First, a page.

By Tony Diaz, LFA President, 2020-2021
We often use the metaphor of a three-legged stool when explaining a basic model of the forestry business community. The three legs represent forest landowners (in all their forms), logging functions (timber buyers, harvesters, trucking operations) and consumers (mills and their supply chain function). This is the basic model, but in economics the basic model is never adequate to explain the realities we experience when these basic components are all moving and being impacted by surrounding market forces of supply and demand, and the friction of competition.
The normal course of procurement work for my employer exposes me to frequent meetings and conversations about the various aspects of timber and forest products markets in the southern region of the United States, particularly in Louisiana. Moreover, there are multiple sources of data and reporting we use regularly to make sound business decisions.
Even so, there is sometimes debate over the best course of action for the current market, and there are always nuances of difference from one wood basket to another. If it is complex for someone who does this for a living, what is a landowner to do?
I have been approached a few times this year by forest landowners who do not think their personal situation reflects what they are seeing and hearing in the news or in publications. For example, “If lumber prices are so high, why are my sawlog prices not a lot higher too?” One generational landowner reflected he had always been able to look at housing starts to gauge his expectations for sawtimber prices, but that did not seem to work now. He was frustrated and looking for an explanation.
Many of our readers remember when the bottom fell out of the sawlog and lumber markets in 2007 from the weight of the Great Recession. The market settled into relatively flat prices for years afterwards. Recent movement in housing starts and lumber prices have piqued the interest of forest landowners, and they are eager to profit.
Landowners are always interested in the value of their resources relative to the trends they see in articles and reports. Sources for pricing information and trends are easily available now on the Internet. Some include Forest2Market, TimberMart-South, Louisiana’s Department of Agriculture and Forestry, and various governmental and news analytics. Reading these sources can inform the landowner about trends, but how can it be used?
Government entities and companies seeking expansion may use large-scale data to assess potential locations for a new facility or to evaluate growth-drain ratios to track sustainability. To be frank, however, much of the published pricing data available on the Internet is not going to be useful for individual forest landowners. For instance, it would not be helpful to know the average price for pine sawtimber in your area of the state is $250/mbf. You would have to know how much of that is needed to cover the cost of logging, how much is freight and what mix of sales was used to determine those values.
Assume you are able to find out the going stumpage price for sawtimber in your area. Can you then expect to receive that for your timber? Maybe. There may be a considerable difference between the lows and highs in that data. Some variables include:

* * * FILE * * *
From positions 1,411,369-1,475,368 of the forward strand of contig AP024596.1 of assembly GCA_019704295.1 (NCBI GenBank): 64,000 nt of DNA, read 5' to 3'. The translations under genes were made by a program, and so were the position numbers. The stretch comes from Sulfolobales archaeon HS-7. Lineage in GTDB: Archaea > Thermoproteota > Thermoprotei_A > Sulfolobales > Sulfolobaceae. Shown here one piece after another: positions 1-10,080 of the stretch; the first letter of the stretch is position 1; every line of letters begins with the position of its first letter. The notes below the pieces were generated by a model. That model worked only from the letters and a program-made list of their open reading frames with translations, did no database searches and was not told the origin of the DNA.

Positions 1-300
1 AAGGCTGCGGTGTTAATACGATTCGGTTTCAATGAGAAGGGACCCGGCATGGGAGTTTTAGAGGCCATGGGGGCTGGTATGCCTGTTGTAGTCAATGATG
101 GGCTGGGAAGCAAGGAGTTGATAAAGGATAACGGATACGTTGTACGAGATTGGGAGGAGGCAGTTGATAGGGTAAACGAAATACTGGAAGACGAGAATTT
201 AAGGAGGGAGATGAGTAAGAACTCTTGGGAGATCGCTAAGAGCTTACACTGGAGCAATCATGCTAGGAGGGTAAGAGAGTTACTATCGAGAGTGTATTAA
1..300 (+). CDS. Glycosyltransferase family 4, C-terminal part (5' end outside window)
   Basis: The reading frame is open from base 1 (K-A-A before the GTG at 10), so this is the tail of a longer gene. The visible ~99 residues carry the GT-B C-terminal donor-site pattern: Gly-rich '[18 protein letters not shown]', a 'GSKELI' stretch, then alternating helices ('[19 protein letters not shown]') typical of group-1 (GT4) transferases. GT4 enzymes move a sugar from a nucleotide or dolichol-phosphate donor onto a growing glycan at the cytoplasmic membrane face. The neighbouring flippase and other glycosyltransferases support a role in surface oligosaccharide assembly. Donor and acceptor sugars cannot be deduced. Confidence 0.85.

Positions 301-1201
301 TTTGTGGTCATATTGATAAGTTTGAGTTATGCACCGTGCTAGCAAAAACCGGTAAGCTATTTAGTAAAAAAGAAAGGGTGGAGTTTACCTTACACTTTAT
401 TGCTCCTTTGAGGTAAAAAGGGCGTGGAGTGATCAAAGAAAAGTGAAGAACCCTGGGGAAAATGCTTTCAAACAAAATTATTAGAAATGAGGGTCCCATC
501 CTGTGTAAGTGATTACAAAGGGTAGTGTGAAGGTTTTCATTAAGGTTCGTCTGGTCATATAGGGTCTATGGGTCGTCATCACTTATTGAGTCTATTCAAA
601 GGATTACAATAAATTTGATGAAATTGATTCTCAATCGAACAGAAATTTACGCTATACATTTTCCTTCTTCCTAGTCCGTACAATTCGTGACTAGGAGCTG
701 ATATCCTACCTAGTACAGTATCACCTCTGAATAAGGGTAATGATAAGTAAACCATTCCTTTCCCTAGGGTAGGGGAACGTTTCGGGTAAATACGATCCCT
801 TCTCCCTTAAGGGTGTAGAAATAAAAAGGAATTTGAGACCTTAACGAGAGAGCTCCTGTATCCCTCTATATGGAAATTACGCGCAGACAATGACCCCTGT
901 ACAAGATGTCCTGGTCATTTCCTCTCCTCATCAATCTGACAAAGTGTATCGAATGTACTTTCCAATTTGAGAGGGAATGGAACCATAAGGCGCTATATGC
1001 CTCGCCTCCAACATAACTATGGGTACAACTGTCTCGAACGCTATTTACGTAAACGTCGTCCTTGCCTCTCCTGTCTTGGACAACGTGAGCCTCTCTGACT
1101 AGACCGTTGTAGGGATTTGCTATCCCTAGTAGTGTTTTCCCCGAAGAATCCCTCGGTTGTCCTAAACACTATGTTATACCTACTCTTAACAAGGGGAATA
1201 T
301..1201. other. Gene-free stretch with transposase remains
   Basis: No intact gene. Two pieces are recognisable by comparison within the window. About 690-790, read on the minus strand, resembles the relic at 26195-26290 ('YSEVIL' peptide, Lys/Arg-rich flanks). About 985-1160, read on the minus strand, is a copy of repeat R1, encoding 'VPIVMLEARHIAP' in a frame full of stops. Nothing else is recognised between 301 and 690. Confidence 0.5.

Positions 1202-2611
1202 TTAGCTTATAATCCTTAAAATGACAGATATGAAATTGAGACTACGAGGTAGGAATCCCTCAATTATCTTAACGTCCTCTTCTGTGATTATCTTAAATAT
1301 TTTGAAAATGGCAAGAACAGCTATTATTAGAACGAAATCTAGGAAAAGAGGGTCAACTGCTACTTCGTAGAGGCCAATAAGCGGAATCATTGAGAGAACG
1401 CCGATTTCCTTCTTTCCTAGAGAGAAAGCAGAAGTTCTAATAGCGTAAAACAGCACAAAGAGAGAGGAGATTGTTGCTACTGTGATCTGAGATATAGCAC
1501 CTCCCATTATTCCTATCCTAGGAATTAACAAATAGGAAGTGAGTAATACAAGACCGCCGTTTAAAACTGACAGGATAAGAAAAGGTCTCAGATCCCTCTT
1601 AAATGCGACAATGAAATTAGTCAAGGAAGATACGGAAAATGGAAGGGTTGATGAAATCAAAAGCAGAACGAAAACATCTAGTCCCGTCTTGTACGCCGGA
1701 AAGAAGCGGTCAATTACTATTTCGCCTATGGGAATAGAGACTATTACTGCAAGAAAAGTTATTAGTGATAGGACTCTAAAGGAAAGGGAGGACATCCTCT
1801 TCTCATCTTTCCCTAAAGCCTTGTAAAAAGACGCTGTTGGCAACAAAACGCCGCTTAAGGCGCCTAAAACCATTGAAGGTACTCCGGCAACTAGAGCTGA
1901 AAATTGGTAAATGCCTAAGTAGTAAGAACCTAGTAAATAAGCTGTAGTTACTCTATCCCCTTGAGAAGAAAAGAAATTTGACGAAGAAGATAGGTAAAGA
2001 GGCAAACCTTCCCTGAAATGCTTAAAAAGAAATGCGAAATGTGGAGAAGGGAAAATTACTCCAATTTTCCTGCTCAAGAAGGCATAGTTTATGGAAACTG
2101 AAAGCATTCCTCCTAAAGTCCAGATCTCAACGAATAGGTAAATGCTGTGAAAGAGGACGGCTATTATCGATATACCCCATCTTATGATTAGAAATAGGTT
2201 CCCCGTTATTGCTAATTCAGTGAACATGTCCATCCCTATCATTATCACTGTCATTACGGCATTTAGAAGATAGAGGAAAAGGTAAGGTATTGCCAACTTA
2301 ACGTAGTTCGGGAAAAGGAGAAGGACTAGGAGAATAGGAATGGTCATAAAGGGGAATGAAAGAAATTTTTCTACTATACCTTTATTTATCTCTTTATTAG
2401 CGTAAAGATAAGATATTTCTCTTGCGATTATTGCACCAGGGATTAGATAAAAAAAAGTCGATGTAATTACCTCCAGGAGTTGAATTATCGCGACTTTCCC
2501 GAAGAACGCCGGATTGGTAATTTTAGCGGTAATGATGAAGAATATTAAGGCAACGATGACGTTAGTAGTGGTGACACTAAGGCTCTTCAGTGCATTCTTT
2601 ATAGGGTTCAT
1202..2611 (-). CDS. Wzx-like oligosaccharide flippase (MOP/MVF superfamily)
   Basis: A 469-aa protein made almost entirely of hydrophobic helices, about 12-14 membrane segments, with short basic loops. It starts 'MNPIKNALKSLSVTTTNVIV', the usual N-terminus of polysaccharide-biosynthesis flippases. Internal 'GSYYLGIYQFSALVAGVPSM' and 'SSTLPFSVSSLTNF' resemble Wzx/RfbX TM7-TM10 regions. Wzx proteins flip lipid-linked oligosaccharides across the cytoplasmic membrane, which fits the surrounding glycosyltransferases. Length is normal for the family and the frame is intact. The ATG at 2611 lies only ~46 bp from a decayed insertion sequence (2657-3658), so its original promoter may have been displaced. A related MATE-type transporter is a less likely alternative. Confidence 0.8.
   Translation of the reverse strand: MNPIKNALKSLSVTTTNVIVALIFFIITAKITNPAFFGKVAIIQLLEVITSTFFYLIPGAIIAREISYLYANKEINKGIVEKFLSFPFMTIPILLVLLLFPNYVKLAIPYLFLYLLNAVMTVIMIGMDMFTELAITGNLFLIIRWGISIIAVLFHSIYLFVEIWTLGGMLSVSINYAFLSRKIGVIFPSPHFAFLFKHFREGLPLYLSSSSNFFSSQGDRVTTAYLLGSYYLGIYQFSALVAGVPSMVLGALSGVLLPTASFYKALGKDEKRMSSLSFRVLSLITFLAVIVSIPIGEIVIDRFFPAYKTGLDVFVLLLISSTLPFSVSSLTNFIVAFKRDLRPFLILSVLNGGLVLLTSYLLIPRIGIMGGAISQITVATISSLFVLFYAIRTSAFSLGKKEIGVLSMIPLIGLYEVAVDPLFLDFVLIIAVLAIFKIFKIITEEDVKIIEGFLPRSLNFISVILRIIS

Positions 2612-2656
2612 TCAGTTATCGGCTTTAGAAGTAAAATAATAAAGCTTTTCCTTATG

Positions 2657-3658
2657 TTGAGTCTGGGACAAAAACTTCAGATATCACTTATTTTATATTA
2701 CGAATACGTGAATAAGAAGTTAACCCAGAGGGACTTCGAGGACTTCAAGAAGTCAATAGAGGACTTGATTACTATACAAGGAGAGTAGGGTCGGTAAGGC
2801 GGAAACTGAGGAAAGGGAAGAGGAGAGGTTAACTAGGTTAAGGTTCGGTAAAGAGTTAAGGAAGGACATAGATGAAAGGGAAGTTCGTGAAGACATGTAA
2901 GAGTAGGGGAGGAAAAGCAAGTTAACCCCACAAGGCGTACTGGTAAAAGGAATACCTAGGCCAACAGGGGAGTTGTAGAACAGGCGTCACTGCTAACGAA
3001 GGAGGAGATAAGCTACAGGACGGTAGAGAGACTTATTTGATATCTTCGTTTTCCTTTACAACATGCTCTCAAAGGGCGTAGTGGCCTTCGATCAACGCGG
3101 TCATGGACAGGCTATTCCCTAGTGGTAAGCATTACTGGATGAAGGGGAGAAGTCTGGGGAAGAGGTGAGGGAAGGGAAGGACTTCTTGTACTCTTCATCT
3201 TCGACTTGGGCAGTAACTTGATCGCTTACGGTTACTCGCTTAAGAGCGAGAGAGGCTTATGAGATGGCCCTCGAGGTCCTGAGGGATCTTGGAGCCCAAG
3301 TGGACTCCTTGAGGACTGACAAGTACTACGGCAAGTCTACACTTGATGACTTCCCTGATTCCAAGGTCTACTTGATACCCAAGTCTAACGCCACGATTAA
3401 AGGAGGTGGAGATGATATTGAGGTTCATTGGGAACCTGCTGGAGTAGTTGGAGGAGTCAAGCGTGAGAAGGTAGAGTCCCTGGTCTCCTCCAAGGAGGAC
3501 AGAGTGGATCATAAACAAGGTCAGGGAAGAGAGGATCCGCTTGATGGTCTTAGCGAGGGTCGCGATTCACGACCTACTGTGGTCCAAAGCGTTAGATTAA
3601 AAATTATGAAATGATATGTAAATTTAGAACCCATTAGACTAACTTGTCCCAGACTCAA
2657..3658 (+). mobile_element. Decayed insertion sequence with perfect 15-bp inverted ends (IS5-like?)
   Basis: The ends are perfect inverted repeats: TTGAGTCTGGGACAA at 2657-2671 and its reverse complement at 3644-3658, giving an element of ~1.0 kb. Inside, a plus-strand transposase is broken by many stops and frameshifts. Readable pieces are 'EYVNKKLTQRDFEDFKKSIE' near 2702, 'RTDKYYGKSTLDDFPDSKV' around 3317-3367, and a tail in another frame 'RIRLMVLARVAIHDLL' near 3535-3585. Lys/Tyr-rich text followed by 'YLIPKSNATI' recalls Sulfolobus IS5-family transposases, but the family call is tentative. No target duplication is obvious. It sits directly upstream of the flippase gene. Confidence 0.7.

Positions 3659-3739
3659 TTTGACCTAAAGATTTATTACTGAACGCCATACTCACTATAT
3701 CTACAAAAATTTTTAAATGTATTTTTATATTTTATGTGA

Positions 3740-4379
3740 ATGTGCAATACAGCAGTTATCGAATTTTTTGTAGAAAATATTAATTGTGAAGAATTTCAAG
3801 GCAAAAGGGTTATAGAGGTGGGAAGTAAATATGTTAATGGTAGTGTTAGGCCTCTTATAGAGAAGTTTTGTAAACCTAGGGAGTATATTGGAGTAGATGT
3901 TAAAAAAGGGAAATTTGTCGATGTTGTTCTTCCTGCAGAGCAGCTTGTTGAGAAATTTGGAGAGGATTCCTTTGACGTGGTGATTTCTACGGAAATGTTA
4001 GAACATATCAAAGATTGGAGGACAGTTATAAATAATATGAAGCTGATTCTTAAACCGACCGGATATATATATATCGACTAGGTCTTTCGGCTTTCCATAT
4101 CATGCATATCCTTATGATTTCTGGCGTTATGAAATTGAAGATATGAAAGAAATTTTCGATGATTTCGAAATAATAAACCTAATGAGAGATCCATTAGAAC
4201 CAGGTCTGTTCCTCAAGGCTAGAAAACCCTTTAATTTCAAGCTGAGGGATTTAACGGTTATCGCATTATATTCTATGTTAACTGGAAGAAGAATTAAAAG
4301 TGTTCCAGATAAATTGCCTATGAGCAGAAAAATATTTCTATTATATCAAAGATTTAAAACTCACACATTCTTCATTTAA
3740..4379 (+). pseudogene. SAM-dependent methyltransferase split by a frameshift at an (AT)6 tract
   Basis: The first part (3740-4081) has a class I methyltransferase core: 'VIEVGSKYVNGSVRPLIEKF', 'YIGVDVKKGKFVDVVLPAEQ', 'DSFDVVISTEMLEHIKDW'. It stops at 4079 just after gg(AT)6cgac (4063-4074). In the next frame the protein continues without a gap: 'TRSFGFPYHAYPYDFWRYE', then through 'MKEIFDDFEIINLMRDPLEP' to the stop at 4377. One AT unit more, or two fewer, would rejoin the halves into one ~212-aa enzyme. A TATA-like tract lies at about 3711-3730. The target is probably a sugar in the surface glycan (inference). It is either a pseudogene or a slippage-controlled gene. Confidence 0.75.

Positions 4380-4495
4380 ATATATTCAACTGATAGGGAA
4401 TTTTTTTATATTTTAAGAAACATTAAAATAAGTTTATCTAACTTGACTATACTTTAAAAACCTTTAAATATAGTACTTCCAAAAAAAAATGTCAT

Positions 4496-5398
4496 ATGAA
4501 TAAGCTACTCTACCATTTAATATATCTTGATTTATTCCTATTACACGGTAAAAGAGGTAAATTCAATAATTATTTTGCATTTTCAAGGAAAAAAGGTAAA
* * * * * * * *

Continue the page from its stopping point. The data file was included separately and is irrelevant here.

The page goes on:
1) Size of the tract (how long the logger can stay there without having to move again)
2) Distance to the consuming mill (freight cost comes out of what the mill is paying)
3) Quality of the raw material
4) Competing mills in the area (competition usually means higher prices)
5) Mill inventories (mills may pay more when inventories are low)
6) Access to the tract and terrain for logging
7) Efficiency of the logger (their cost structure)
8) Availability of logging contractors
You can know all the latest about lumber market trends and housing starts, but there is a good wood procurement axiom to remember: All markets are local.
When it comes to your own timber sale, you are dealing with your specific local market. The price you can attract will be based primarily on what the consuming mills can pay and what the logger needs to process and haul it. You can improve your profit: 1) Get advice from someone who understands the timing of the markets. 2) Get as many bids for your sale as possible. This is the only way to know its true worth. 3) Make sure you have a solid forest management plan and follow it.
Timberland is a good investment, but it must be managed to get the best yield. Not having a good management plan cannot be counterbalanced by trying to get a good price at the time of the sale. Presently, there are at least two new sawmills planned in the western part of Louisiana, and an OSB plant expansion in East Texas. Other pending projects for Louisiana are unannounced that may also improve demand for forest resources.
These are the missing pieces to improve returns for forest landowners when they are ready to market their forests. The market continues to adapt to imbalances in supply and demand, and when it moves it leans on at least one of those stool legs.
The Louisiana Forestry Association represents the combined interests of landowners, loggers and consumers. Each of these has unique issues and interests as well. It is our desire to help educate all forest stakeholders and promote the general health of the forest industry. We all benefit from the markets in the long run.
(Tony Diaz is president of the Louisiana Forestry Association and chip mill manager for Graphic Packaging International.)